Unofficial summary provided by United Nations Press Service
U WUNNA MAUNG LWIN (Myanmar) said that in a world plagued by conflict, terrorism and transnational crime, it was more critical than ever to promote a culture of peace. Myanmar, surrounded by five countries, lived peacefully with its neighbours by adhering to the principles of mutual respect and understanding of different cultures. It was committed to maintaining peace with its neighbours and with countries worldwide. A culture of understanding and mutual respect had helped Myanmar bring peace throughout most of the country, which was comprised of nearly 100 different groups. To bring peace to its border areas, it was particularly focusing on economic development and poverty alleviation.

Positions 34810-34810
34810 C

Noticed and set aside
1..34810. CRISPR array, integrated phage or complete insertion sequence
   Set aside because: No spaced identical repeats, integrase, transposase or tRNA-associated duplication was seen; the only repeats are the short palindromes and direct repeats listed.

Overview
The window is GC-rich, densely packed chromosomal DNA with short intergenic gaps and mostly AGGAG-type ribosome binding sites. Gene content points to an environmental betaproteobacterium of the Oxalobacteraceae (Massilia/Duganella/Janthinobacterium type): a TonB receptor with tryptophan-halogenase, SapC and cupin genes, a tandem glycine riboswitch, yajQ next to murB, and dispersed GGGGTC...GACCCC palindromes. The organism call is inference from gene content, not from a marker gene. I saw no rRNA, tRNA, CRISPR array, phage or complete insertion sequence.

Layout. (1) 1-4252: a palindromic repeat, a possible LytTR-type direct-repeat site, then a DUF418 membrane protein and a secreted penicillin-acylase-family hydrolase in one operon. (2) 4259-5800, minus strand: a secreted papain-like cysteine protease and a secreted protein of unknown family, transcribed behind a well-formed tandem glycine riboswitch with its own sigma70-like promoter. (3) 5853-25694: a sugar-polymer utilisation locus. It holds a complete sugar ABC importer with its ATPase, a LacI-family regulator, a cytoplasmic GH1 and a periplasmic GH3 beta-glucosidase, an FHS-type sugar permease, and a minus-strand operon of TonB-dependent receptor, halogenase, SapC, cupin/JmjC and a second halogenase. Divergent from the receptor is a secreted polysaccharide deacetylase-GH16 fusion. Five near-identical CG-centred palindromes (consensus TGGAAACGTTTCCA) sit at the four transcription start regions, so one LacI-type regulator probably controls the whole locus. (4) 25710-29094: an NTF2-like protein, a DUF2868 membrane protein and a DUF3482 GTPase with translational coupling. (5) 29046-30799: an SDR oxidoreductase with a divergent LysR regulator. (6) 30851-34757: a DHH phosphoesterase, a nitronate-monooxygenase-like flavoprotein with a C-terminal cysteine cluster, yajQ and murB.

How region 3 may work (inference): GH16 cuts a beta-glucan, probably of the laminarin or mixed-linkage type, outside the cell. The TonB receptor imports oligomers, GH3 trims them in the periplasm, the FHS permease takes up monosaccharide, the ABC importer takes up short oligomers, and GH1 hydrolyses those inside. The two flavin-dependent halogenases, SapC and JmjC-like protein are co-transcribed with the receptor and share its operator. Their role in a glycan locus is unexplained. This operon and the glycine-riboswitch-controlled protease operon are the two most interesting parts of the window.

Recognizing the diverse cultures and religions of its people, religious feast days of all faiths were observed as holidays and Government leaders participated in the observances of holidays of a variety of faiths, he said. It was fitting to include children’s issues in the culture of peace. Myanmar had enunciated the National Plan of Action for the promotion, protection and development of children and had included human rights education in school curricula. His country had also made significant progress in achieving gender equality. To fulfil commitments made in the “Beijing+10” process, Myanmar had formed the Myanmar Women’s Affairs Federation in December 2003, an umbrella organization for non-governmental organizations working on women’s issues.